For more information, visit www.oldschwambmill.org or call 781-643-0554. 

'3 Views of a Secret'

The Old Schwamb Mill, 17 Mill Lane, is exhibiting "Three Views of a Secret" in the mill's gallery. It features nature-inspired paintings and sculptures from Arlington artists Gwen Chasan and Dan Cianfarini and Lexington-based Bill Cohn.Three Views of a Secret

The collection showcases Gwen’s tantalizing watercolor and acrylic paintings of birds’ nests, landscapes and botanicals, Dan’s haunting watercolors of New England and international landscapes and structures, and Bill’s other-worldly “industrial-organic” ceramic sculptures. Each artist’s interpretation of the visible world is an affirmation of life, a welcome therapy as we emerge from the global pandemic.

Cianfarini, is an artist who paints exclusively in watercolors, focusing on representational landscapes that often include architectural or other man-made elements to suggest human presence or the passage of time. He is also drawn to certain aspects of the Japanese aesthetic of wabi-sabi, specifically its search for beauty in the natural cycle of growth and decay.

Since beginning to paint about 20 years ago, he has studied painting and drawing with instructors in the greater Boston area, Maine, and Italy and has participated in several solo exhibitions as well as numerous group exhibitions. His most recent work can be seen at www.danswatercolors.com.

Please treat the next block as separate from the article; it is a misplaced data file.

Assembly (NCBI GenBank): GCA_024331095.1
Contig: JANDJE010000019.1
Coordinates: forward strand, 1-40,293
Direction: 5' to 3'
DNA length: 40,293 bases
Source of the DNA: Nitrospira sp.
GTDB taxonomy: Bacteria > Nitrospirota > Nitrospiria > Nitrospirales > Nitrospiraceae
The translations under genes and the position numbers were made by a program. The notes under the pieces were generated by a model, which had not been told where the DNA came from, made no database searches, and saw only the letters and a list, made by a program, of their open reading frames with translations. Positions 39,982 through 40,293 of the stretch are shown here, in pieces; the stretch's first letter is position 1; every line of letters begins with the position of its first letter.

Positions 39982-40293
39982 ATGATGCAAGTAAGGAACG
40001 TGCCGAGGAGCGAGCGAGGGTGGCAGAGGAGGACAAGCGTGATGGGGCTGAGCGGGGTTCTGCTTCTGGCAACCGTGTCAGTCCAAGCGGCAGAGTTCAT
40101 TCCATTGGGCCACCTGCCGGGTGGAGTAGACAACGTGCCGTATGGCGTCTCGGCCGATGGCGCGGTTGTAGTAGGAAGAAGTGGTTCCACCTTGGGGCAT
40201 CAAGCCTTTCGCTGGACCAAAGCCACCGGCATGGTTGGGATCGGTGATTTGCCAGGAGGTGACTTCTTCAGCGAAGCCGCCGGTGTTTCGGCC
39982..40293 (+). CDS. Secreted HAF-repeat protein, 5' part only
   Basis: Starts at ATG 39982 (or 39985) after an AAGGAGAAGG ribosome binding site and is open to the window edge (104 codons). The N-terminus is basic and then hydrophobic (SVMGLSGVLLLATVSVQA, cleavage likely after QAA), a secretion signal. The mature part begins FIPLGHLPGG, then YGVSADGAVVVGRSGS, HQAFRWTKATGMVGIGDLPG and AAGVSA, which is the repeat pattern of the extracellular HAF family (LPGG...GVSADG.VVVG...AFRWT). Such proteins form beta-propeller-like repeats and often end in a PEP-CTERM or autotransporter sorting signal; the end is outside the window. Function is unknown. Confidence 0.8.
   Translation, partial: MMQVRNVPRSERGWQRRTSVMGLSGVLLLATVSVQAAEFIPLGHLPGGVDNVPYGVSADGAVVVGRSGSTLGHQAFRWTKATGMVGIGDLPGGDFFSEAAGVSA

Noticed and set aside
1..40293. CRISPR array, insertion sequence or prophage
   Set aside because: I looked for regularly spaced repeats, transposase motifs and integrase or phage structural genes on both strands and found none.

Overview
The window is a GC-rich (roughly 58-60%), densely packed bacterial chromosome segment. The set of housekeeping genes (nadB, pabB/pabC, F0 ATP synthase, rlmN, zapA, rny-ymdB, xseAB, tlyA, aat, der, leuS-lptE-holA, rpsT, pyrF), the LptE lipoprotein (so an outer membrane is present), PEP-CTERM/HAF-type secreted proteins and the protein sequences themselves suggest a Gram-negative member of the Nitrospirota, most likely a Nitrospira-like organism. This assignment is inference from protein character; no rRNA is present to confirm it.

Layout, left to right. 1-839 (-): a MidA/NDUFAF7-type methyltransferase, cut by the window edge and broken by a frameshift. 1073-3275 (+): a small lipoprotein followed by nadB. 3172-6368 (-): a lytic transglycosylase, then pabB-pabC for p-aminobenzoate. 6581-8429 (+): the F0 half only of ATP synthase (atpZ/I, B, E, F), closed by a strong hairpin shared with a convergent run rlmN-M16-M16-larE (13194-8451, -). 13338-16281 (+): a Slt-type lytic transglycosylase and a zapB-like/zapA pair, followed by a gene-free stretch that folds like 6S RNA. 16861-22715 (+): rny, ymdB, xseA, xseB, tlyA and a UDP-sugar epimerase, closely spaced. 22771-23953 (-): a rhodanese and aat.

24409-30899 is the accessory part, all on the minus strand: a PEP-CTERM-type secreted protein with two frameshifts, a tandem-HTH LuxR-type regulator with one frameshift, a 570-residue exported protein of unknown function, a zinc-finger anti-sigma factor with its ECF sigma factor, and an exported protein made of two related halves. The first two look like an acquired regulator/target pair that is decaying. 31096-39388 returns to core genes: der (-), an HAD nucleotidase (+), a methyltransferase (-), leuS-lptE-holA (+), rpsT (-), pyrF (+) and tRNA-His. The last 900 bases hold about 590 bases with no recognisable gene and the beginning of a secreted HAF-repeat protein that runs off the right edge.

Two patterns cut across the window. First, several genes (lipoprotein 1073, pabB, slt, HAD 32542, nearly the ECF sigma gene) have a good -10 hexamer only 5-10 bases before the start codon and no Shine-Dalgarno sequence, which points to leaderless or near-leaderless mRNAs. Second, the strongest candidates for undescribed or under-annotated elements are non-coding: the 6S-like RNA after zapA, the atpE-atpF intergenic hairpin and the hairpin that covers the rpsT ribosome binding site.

Cohn is a Lexington-based ceramic artist and sculptor. Working in clay, rock, and wood, his unique “Industrial/Organic” themed sculptures have been described as evoking feelings of “being in the New England woods or on a foreign planet all at the same time.” Bill’s work enriches landscapes, gardens, atria and homes. His pieces have been featured in solo, two-person, and juried group shows. Bill has been a studio owner at Artspace in Maynard MA since 2000, and his work can be seen at www.billcohnart.com and on Instagram@cohnbill18.

 Chasan is an Arlington artist who creates watercolor and acrylic paintings inspired by the beauty and mystery of the natural world. Her work bridges realism and expressionism as she is drawn to expressing the inner world and emotions evoked by what we see around us. Gwen loves to experiment with new materials and approaches to making marks and images. She has studied drawing and painting with artists in the Boston area, Italy and Greece. Her work has been included in solo and juried exhibitions locally and regionally. She paints in her Arlington studio and teaches workshops in Massachusetts. Her work can be seen at www.gwenchasan.com, and on Instagram @gwen_chasan_art.